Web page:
Branding a wine is a complex process depending on the wine, the targets, the location and many other factors. I happened to read the interviews of the European owner of the high-end wine brand, Sassicaia, selling around $1,000 a bottle, the Italian Piero Incisa della Rocchetta and the Gallo’s American Director of Fine Wine Marketing, Kristina Kelley.
Those interviews reveal the deep gap between American and European strategies, between American and European winemaking as well as the same passion for their product and the same respect for their consumers. Both wineries are family-owned: the Incisa della Roccheta family owned their land for several centuries and established a tradition of excellence; the Gallo family owned their fine Sonoma vineyards for a few decades and is now producing fine wines on very carefully farmed lands or with carefully selected grapes.
First difference between the two families: Piero, now in charge of the US market, is a member of the family when Kristina Kelley is an outsider. This difference is almost philosophical: “Sassicaia is a global company that’s owned by a very small family—it’s not a corporation. As for any family business, there’s no one better than family who understands complexities and subtleties. No one understands the historical landscape and no one from outside of the family has such a deep understanding of the terroir. After 40 years (Incisa della Rocchetta’s age), chances are you’ll have a pretty good understanding of the product”, said Incisa della Rochetta. For the interview, Kelley had to be backed by the winemaker of the brand, Eric Cinnamon.
Then branding strategies show how culture impacts the choice:need for new consumers for Rancho Zabaco, reinforcing links with existing consumers for Sassicaia. “Before establishing a new brand, need within a consumer segment is identified. We ask ourselves is there an opportunity within the marketplace? What do we view as trends? What are people drinking and what are they looking to explore or to discover? It always starts with the need in the marketplace and who is the targeted consumer”, explained kristina Kelley for Rancho Zabaco. Incisa is facing a very different challenge: his brand is established, it’s even a “cult wine”, the production is sold out: “It’s not because your product is sold out that you should not work. The large part of my work is to get together with collectors on a global scale and to taste the old and new vintages of Sassicaia, so that people can understand how the wine ages and evolves throughout the years. […] My job is also to make sure that the old vintages of Sassicaia are served in the right order and coupled with the right dishes, drank in the right stemware. These things that might seem like irrelevant and annoying details to most, but they are pivotal to preserve the integrity of the brand.”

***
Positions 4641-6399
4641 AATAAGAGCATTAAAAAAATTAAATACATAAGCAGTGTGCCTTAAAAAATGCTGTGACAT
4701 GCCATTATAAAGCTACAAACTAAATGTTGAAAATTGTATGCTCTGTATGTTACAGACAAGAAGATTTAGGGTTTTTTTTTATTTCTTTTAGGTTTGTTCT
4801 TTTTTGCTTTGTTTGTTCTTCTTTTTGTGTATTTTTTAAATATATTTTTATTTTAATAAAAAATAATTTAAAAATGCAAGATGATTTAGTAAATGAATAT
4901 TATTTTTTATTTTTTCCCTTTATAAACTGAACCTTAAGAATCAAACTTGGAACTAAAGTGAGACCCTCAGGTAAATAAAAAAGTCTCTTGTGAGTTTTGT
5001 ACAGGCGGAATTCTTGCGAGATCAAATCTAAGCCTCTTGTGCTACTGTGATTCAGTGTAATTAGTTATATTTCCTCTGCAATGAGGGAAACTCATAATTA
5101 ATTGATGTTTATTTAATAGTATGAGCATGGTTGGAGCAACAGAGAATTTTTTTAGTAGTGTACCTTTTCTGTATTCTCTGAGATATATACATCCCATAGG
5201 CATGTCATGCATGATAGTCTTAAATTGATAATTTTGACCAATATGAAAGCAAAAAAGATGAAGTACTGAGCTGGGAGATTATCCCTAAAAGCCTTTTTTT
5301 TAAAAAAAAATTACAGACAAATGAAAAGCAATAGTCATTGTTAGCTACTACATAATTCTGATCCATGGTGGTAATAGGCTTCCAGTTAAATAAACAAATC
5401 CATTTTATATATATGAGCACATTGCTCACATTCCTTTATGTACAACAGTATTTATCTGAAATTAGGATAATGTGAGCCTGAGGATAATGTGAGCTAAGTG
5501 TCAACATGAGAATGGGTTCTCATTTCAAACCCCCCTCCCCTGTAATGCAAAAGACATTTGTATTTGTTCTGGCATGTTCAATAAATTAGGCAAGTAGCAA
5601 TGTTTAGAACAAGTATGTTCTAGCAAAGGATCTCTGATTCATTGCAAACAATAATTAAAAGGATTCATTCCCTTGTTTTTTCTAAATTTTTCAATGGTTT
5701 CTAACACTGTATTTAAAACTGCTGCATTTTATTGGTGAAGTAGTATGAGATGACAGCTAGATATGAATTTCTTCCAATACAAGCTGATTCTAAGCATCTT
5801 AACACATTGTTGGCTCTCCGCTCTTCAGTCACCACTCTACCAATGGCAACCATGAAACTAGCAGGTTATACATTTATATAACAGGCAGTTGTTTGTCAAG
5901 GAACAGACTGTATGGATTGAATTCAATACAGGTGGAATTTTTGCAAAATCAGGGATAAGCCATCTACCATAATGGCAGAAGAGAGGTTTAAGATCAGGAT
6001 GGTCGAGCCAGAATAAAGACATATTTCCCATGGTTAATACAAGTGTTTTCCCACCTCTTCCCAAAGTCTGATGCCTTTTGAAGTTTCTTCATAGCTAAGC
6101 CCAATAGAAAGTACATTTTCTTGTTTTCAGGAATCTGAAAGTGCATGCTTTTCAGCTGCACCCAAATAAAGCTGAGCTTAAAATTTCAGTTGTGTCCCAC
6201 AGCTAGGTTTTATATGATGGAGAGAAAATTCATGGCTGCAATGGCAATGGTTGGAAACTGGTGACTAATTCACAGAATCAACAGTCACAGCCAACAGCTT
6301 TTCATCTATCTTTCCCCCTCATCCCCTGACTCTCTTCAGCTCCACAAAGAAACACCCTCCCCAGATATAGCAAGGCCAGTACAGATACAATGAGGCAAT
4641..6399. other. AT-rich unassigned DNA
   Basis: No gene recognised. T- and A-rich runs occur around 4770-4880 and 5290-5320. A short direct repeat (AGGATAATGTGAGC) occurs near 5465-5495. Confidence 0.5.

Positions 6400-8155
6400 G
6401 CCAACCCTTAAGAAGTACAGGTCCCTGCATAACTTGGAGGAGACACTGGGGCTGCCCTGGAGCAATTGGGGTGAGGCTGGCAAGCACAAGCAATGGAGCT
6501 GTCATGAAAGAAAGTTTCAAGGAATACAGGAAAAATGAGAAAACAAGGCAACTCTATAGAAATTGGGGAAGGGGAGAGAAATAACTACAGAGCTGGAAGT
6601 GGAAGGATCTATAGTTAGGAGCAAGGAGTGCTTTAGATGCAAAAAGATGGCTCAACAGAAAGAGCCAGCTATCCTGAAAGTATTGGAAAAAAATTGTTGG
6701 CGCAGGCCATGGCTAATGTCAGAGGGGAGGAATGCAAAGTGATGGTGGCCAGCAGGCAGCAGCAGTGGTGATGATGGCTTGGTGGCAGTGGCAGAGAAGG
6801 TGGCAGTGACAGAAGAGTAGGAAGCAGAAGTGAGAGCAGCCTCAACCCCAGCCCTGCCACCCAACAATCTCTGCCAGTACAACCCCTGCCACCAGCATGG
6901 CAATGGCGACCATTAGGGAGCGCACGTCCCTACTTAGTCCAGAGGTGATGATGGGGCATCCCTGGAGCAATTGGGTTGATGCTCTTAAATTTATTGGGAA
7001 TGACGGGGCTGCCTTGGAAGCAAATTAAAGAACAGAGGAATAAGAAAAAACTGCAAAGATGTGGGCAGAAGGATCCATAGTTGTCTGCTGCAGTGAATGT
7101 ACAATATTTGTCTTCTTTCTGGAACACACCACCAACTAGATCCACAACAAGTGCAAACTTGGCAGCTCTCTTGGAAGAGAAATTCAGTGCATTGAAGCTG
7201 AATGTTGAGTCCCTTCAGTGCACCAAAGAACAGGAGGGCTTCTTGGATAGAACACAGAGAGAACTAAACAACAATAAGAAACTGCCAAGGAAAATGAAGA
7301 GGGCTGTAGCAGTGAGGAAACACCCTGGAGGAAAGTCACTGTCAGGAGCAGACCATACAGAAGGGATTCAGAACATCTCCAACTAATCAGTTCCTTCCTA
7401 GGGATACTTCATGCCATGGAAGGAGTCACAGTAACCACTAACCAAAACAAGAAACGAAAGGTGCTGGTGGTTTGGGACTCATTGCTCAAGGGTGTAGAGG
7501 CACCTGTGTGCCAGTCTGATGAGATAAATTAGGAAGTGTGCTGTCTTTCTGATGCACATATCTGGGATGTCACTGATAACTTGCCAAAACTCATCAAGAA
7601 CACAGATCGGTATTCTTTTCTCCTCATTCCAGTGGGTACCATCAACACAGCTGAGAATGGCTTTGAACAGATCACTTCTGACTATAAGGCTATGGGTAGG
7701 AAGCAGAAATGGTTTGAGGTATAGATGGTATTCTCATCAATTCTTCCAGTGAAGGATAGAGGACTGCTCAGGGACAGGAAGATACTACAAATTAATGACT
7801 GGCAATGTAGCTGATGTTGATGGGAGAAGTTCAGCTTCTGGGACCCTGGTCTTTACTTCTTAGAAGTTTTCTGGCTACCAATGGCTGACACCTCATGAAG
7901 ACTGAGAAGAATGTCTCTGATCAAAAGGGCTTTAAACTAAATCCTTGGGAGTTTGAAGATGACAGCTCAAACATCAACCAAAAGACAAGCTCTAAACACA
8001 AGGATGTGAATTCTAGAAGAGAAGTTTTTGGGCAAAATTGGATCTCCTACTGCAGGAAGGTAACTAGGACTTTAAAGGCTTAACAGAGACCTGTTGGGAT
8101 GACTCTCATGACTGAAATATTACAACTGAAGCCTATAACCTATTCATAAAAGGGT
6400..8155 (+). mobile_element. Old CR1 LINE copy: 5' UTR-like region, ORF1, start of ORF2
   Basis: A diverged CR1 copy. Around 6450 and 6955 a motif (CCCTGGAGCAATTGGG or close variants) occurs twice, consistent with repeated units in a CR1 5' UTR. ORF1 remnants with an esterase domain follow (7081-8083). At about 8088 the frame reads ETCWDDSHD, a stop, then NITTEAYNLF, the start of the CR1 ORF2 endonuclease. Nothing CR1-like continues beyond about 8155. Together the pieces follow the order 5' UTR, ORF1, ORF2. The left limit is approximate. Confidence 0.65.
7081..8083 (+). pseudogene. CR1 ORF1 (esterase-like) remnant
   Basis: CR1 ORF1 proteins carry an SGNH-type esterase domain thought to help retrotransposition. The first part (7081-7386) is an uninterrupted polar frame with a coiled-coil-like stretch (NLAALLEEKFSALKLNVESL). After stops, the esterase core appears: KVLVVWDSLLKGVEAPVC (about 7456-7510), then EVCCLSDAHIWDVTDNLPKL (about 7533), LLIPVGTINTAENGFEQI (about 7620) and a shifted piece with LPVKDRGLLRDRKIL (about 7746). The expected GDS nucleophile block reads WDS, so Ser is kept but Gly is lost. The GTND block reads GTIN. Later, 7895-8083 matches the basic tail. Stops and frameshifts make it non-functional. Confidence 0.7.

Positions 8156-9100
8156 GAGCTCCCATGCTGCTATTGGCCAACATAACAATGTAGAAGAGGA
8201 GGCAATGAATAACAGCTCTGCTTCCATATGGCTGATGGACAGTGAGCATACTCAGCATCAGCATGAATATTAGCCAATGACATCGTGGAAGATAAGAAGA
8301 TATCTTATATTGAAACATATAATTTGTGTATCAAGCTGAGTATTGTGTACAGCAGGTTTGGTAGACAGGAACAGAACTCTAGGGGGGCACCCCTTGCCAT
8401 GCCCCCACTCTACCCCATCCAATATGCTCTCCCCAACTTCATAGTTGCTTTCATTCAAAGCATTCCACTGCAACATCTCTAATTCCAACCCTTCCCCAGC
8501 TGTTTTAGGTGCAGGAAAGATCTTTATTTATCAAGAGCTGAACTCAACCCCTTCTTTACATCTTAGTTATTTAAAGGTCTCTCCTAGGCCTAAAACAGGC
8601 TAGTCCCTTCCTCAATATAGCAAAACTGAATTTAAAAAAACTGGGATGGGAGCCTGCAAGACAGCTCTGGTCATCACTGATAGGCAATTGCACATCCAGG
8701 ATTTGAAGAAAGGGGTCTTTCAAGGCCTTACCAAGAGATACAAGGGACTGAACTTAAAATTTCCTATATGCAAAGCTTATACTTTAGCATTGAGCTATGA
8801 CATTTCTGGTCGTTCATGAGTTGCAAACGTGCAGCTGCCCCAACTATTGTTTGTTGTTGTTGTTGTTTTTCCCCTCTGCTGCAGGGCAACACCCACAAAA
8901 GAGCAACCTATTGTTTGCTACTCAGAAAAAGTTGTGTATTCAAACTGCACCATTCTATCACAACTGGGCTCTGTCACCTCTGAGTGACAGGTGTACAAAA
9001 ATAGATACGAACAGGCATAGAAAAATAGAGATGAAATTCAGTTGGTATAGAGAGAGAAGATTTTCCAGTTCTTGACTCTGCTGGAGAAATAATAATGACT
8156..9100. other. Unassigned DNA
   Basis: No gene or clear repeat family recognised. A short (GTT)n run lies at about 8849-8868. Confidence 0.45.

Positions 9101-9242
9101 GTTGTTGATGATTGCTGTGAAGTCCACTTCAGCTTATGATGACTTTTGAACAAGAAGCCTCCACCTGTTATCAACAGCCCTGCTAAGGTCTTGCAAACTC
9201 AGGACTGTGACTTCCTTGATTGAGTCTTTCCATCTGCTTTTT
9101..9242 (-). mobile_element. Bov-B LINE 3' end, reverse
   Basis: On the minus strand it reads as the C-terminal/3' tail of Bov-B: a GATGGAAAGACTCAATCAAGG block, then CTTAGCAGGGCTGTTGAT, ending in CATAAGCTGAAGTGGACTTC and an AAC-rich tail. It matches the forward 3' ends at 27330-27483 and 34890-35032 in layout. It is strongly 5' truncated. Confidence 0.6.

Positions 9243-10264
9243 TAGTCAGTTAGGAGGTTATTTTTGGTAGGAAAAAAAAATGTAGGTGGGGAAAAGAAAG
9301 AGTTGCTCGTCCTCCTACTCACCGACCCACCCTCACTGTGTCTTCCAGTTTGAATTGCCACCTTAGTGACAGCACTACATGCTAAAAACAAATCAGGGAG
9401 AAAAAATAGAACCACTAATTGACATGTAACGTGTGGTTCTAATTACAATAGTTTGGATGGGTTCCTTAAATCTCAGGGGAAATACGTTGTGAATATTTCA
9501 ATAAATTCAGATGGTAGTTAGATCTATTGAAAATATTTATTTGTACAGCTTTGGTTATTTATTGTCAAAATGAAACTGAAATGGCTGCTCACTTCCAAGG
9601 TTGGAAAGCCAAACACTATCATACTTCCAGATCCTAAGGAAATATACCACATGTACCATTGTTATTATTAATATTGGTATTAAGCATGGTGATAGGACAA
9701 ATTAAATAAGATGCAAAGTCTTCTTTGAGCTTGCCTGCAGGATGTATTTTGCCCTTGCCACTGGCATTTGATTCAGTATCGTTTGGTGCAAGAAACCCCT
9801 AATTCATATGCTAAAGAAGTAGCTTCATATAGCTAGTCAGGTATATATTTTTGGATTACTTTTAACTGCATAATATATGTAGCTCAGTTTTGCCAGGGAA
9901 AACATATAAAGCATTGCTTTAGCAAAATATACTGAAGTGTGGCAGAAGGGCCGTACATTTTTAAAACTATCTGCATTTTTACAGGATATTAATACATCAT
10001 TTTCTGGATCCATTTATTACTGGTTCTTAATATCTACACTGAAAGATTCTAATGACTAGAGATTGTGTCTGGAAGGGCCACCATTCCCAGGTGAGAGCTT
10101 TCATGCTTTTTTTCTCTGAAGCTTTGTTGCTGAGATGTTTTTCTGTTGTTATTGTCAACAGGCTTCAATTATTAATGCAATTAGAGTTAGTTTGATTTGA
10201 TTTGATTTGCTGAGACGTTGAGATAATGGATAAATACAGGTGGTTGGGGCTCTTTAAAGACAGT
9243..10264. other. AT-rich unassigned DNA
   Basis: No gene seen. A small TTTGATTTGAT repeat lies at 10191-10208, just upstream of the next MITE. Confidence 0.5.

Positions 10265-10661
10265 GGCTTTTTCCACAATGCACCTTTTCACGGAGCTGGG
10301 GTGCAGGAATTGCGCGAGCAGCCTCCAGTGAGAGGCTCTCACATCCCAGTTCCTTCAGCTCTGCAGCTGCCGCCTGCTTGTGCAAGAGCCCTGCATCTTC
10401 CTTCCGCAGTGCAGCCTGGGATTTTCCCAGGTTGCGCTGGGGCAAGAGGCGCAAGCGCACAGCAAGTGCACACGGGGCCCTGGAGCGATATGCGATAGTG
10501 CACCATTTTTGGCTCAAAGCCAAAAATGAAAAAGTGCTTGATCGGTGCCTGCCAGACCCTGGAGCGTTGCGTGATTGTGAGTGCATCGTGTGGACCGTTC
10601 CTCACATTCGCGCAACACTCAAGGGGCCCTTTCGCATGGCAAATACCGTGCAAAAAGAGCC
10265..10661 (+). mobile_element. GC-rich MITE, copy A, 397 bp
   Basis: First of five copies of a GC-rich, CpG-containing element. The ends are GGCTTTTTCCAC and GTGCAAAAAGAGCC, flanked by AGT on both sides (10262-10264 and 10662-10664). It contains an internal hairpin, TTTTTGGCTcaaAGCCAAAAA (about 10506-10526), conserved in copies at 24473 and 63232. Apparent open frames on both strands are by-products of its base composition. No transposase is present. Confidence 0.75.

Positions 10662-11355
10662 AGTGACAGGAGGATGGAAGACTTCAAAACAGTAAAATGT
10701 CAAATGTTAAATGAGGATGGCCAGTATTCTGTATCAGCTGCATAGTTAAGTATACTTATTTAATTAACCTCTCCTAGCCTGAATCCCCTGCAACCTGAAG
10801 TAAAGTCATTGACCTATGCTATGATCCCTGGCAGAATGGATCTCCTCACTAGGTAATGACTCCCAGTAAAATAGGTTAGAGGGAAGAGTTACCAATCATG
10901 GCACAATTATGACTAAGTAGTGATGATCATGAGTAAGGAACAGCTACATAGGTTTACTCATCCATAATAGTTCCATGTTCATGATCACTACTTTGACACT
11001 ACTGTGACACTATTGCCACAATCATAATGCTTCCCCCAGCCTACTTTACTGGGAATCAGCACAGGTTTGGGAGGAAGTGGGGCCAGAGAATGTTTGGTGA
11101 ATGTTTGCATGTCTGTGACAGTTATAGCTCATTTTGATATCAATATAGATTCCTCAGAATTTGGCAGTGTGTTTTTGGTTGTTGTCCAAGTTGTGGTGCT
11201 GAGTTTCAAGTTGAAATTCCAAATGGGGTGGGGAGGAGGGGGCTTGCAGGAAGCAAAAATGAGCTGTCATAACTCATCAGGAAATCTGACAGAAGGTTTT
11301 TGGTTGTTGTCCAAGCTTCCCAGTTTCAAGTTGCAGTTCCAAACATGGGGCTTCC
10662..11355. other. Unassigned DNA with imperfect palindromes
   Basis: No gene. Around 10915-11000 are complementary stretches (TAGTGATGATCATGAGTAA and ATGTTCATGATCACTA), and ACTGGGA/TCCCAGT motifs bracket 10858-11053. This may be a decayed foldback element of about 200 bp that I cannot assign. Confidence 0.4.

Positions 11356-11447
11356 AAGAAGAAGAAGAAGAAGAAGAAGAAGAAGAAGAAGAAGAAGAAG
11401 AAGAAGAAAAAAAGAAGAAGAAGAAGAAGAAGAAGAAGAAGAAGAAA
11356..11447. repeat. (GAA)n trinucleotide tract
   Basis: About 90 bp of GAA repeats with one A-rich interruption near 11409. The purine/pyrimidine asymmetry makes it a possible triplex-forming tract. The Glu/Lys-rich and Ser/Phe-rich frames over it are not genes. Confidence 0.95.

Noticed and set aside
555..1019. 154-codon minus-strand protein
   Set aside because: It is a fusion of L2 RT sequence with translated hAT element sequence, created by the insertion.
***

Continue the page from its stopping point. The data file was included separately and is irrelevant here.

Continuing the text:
What about re-positioning the brand along its cycle? Whether launched in 1996 like Rancho Zabaco or created centuries ago, a brand has a life of its own and needs to be re-positioned. That’s where new brands and older brands find a common ground. Over the years, the image of sassicaia diluted: the sales sheets showed the same positive results but the family had the feeling the image didn’t fit the quality of the wine. Piero Incisa went to work and met with the distributors, the consumers and the collectors. When Kelley had to reposition Rancho Zabaco, she had to go back to basics: “When the brand was introduced, it wasn’t just Zinfandel. It was also Chardonnay and Pinot Noir – a very different brand composition than exists today. From the marketing perspective, we learned that consumers gravitated toward the Zinfandel. It then became our decision to reposition the brand in 1999 to focus on Zinfandel because that’s what consumers were telling us. ” For both brands, the consumer was the central point of the re-positioning.
Last but not least, what is the core in the process of branding a wine? For Incisa, it is “maintaining the integrity. This is not a job, it’s a way of life, integrity towards the land, respect for your community, those are the things that people do not see. And passion, passion, passion, because without a consuming passion, it is very difficult to love what you do and to be successful at it.” The process is a little trickier for a young brand but both Kelley and Cinammon echoed Incisa’s statement in their own words: “We are trying to separate ourselves from the more whimsical, critter labels and focus on bringing forward our stylistic and appellation focus for the wines. For the past three years, we’ve focused on bringing sophistication to our packaging and separating ourselves from irreverent labeling, while keeping it fun. As our consumer base has matured and evolved, we want it to mature and evolve with Rancho Zabaco and not feel like they’ve outgrown the brand, said Kelley. “Rancho Zabaco has always been known for value, but today when consumers consider the brand, we want them to experience quality and value”, Cinammon added.
There are cultural differences in branding wine on the two sides of the Atlantic but the sole business of branding is still at heart a world of passion for quality, style and value.